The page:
Gulf Coast development released an economic report in 2018 that used Census information to determine Mississippi’s millennial population dropped by 35,013 people, just as the U.S. millennial population became the nation’s largest age demographic. In fact, Mississippi is the only state in the nation losing millennials at this rate.
Holmes County resident Demerius Jones is a 23-year-old Jackson State University graduate with a new degree in software engineering. In January, Jones is moving to Falls Church, Va., where he will be developing and maintaining proprietary software at Northrop Grumman Corporation and making more than $70,000 a year, after taxes.
“Holmes County is, I think, the third poorest country in America, so I had to get up out of there. There’s no opportunity here,” Jones told The Lighthouse. “To achieve that type of salary in Mississippi you would have to contract, or be someone with a PhD, but in Virginia I can make this much as an entry-level employee.”
As of Jan 25, Holmes County is the poorest county in the state, but not the nation. Still, Jones’ $70,000 salary will not be helping it. But the loss goes much further than cash. Mississippi and Holmes County will also lose the benefit of Jones’s refreshing political attitude and his positive influence, which could have served as both a draw and an inspiration to other people his age. If Jones had stayed, he would have acted as a blueprint for success for other Black youth coming from a place of concentrated poverty. He would’ve also voted for the kind of politician who encourages youth with progressive ideas and social investment. As it stands, Jones will leave the local political environment to an older generation with dated ideals and 50 years of poor decisions.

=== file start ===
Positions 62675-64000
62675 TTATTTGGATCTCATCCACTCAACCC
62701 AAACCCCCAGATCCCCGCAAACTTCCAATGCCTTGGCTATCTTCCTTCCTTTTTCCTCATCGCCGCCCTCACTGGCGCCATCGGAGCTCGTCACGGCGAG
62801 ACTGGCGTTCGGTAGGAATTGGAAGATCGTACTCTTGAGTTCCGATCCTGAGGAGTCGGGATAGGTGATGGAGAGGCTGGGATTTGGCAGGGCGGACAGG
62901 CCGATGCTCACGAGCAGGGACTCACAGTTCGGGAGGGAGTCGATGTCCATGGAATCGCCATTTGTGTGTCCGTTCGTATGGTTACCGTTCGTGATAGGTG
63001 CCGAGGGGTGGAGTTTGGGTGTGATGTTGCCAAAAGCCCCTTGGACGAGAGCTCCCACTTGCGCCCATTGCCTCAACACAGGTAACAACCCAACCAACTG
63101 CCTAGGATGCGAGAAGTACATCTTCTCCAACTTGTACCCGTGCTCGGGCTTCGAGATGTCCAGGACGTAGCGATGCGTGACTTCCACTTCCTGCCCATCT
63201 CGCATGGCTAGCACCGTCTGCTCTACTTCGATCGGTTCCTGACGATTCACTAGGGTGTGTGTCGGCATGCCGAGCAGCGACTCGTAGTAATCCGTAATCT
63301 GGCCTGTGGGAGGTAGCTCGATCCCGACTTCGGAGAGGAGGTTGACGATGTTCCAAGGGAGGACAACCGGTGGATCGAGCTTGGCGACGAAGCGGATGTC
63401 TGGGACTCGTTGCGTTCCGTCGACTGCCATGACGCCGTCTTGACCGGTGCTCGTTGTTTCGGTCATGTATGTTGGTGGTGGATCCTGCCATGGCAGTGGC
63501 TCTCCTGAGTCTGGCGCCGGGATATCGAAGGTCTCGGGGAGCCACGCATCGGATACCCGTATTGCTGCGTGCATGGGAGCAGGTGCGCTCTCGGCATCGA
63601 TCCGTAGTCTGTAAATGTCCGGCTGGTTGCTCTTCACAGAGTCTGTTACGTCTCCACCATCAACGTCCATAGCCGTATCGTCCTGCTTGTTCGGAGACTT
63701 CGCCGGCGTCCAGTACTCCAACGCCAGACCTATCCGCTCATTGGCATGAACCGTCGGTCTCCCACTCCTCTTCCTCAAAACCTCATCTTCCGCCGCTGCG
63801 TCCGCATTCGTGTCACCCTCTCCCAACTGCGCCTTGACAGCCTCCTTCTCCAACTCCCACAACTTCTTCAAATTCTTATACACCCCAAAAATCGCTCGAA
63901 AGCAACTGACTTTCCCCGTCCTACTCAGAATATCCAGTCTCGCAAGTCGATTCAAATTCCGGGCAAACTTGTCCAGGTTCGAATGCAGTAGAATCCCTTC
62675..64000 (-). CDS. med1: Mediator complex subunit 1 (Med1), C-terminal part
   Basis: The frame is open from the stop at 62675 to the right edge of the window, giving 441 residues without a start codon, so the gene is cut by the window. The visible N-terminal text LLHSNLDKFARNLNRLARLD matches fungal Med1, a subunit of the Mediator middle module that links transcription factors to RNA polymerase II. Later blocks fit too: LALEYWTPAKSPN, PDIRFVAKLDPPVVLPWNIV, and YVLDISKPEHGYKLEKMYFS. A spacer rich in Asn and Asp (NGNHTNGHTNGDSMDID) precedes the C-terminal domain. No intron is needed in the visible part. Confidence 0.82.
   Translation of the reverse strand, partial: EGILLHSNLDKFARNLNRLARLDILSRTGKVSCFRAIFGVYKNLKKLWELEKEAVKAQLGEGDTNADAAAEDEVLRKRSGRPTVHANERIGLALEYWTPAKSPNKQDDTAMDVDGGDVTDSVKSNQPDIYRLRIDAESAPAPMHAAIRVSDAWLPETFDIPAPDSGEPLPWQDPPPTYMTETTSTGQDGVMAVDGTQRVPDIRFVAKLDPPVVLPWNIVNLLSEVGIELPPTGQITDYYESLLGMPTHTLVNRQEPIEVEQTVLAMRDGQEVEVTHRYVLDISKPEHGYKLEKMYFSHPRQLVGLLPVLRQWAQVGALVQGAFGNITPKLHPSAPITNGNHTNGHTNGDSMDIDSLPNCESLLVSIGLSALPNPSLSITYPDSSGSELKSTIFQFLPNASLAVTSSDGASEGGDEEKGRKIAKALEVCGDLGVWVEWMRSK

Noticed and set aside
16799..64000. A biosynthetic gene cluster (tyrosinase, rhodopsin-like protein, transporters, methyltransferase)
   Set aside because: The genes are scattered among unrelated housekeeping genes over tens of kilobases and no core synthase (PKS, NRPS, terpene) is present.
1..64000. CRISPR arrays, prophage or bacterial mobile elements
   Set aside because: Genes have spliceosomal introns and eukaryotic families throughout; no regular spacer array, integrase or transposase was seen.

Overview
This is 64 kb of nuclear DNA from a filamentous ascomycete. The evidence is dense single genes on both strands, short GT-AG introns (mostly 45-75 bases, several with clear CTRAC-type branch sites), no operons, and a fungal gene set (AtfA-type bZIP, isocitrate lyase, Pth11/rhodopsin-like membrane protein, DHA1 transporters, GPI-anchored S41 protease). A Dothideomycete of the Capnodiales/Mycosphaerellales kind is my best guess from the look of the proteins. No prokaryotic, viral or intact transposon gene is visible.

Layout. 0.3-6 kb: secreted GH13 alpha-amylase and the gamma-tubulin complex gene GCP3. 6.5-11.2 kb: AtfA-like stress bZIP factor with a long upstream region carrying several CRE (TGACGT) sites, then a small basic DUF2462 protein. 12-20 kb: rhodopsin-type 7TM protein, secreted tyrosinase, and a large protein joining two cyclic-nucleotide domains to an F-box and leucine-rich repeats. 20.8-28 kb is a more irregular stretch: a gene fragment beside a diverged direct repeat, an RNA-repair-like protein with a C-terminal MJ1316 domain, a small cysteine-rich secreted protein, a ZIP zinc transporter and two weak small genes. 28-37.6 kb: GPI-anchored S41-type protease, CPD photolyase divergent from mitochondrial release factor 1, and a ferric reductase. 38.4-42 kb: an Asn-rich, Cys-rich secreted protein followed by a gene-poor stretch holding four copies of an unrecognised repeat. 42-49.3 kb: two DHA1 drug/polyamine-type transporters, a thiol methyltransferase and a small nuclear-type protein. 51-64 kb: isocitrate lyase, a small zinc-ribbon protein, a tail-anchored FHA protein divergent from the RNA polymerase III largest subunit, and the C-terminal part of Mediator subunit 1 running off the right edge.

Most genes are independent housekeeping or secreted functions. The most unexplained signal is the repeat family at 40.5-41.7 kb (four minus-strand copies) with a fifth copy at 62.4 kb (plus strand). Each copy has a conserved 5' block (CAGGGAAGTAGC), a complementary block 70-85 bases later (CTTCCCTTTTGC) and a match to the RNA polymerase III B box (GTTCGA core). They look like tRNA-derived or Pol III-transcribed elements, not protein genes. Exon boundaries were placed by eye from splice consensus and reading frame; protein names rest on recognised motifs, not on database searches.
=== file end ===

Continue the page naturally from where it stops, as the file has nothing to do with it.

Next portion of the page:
He can hardly be blamed for chasing opportunity, but by leaving, Jones exemplifies how the youth exodus fossilizes the kind of politics that drives young people away in the first place. The Los Angeles Daily News editorial board recently pointed out how striking it was that “far-right politics has been fueled worldwide” by dropping population and declining birth rates. Washington Post opinion writer Charles Lane also noted the extreme partisanship in places like Hungary, which had an annual growth rate of -0.25 percent. Ultra-left and ultra-right parties captured a combined 54 percent of the vote in recent elections there.
“The relationship between extremist politics and population decline is not coincidental — and it has powerful implications both for Europe’s political future and that of the United States,” Lane wrote. “… Emigration, plus low and declining birthrates — a characteristic of modern society that Eastern Europe shares with Western Europe and the United States — has resulted in whole villages hollowing out, with only pensioners left behind.”
Anybody looking for evidence of “whole villages hollowing out” in Mississippi need go no further than the towns of West, Vaiden, Winona or most any community in the Mississippi Delta. The maternity ward at the hospital in Winona has been decommissioned for years, and the few mothers still giving birth in the community usually travel north to nearby Grenada.
Mississippi politicos may angrily punch around themselves while flailing for a local target, but the problem is not limited to Mississippi. According to studies, youth are generally fleeing rural communities all over the United States and flooding urban areas in places such as the East or West coasts. Many of them, like Jones, move to where the jobs are. Others seek more things to do or the thriving nightlife that is characteristic of a vibrant, healthy economy.
There’s no way to calculate how much millennial income is headed out and leaving conservative Mississippi Governor-elect Tate Reeves to rot, but what they are inevitably leaving behind is conservative politics. Unless we change things here at home, the vacuum of ultra-right thinking that benefits Reeves and his conservative cohorts in Mississippi and other rural places will only get bigger.